Mesothelioma is a rare and aggressive type of cancer that is caused by exposure to asbestos. Pleural mesothelioma, the most common type, can occur when an individual inhales or breathes in asbestos fibers. While there is currently no known cure for this fatal cancer, medical advancements hold hope for the future of mesothelioma patients. One example is the discovery that lymph nodes located in the rib cage could be used to better stage and treat pleural mesothelioma.
The Connection Between Lymph Nodes and Cancer
Lymph nodes are part of the body’s immune system. They filter out foreign substances that travel through the lymphatic fluid to help the body fight disease and infection. Lymph nodes are used for staging all types of cancers, including mesothelioma. Staging refers to determining the stage of a cancer, or how far cancer cells have traveled or spread to other parts of the body. In general, the more advanced the stage of the cancer, the harder it is to treat.
Doctors can use lymph nodes to determine if cancer is present in part of the body. Lymph nodes in an affected area may swell or enlarge as they try to process out the cancer cells. Common areas where swollen lymph nodes occur are the neck, underarms, and groin. Even if cancer does not begin in the lymph nodes, it could spread there from someplace else by traveling through the lymph system. This is called metastasis.
To determine if cancer is in a lymph node, a doctor will conduct a biopsy. This takes a tissue sample of one or more lymph nodes and analyzes it under a microscope to find out if it contains cancer cells. If cancer cells are present in a lymph node, doctors can use this information to stage a patient’s cancer based on how far it has metastasized from the origin. Accurately staging the cancer will then inform the patient’s treatment options.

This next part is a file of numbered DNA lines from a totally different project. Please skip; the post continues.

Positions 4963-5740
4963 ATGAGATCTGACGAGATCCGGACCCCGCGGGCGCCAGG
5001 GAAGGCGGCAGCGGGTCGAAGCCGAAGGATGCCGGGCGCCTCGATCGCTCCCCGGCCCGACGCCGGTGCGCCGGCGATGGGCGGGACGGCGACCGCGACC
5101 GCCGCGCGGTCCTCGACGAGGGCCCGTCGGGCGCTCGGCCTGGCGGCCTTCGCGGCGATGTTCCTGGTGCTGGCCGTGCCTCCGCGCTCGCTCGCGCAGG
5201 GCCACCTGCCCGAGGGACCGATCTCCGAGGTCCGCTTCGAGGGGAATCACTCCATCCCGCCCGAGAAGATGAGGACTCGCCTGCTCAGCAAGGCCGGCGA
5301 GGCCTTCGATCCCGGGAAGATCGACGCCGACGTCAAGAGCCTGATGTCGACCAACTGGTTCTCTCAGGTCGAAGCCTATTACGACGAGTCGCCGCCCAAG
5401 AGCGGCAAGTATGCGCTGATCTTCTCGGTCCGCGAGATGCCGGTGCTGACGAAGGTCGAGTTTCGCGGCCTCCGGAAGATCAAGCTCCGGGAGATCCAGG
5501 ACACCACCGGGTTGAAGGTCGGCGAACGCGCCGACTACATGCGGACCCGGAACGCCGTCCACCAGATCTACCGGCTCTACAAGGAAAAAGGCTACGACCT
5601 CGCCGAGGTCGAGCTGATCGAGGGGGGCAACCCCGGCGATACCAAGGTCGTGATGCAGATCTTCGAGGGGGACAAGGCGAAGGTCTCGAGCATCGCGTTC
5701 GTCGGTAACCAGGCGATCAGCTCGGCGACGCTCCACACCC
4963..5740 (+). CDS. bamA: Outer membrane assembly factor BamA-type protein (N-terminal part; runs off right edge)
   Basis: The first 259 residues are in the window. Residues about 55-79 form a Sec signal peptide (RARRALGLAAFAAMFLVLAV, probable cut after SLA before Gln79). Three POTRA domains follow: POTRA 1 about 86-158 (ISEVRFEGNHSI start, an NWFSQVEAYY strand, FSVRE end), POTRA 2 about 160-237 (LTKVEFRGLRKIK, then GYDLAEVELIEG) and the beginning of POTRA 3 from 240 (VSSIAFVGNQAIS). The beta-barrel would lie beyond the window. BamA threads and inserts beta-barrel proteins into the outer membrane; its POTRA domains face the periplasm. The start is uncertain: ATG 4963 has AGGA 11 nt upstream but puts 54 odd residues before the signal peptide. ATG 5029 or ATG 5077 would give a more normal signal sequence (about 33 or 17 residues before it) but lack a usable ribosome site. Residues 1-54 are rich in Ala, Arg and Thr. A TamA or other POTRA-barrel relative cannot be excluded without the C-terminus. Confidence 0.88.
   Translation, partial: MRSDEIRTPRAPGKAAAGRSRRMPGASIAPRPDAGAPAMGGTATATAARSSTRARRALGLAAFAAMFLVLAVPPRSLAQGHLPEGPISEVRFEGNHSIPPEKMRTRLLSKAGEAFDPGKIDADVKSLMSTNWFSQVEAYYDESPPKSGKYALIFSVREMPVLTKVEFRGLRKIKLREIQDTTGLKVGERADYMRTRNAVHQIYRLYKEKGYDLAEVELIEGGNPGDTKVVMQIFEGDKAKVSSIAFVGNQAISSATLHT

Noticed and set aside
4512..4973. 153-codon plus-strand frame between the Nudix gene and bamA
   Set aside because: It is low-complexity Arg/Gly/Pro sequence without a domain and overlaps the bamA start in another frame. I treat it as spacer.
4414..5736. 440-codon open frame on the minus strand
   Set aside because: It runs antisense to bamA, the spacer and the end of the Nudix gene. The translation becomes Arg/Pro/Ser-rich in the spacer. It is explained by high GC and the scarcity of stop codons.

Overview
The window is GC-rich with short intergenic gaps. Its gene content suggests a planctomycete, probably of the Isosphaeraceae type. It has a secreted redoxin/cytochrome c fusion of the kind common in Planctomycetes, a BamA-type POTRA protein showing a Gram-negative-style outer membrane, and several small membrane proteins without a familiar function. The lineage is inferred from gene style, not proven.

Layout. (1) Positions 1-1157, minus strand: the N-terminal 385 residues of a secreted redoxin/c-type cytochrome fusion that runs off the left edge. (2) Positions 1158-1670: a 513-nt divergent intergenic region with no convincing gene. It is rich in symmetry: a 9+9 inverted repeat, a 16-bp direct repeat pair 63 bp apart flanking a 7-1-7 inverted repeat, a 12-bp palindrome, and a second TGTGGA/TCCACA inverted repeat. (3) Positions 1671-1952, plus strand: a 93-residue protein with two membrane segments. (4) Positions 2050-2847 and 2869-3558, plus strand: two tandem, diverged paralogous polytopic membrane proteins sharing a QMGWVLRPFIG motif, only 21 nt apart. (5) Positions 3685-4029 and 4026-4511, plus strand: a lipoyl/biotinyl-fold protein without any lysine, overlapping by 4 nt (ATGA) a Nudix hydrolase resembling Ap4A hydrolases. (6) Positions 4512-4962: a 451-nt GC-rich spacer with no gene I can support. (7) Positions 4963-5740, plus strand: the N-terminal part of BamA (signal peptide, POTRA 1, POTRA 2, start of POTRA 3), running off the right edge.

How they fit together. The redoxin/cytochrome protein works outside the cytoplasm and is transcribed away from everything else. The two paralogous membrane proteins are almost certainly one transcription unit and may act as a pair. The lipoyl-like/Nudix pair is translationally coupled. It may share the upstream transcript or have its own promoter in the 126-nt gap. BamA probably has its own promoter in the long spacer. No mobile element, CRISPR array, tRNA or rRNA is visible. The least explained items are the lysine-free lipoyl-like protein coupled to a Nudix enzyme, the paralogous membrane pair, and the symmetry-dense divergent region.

Overlooked Lymph Nodes Could Help Pleural Mesothelioma Patients
The posterior intercostal lymph nodes – located between the ribs near the spinal cord – are not traditionally used to stage any type of cancer, including pleural mesothelioma. However, on October 28, 2014, at the 15th World Conference on Lung Cancer, a presentation by Dr. Joseph S. Friedberg, MD demonstrated the benefits of including this previously overlooked set of lymph nodes in the staging and treatment of pleural mesothelioma.
Pleural mesothelioma is cancer of the mesothelial tissue known as the pleura, which is a protective membrane that covers the lungs and the inside of the chest cavity. Pleural mesothelioma is caused by exposure to asbestos. In his presentation, Dr. Friedberg detailed a retrospective study of 48 patients who were undergoing radical pleurectomy (removal of the pleura). The study found that more than half of the patients had cancer metastasized to these rib cage lymph nodes.
In some of the patients studied, the posterior intercostal lymph nodes were the only ones that contained cancer cells. The study found that patients who did not have cancer in these lymph nodes had significantly longer survival rates (about 2.5 years longer) than those who did. This, Dr. Friedberg argued, showed that the relationship between these lymph nodes and pleural mesothelioma is highly significant.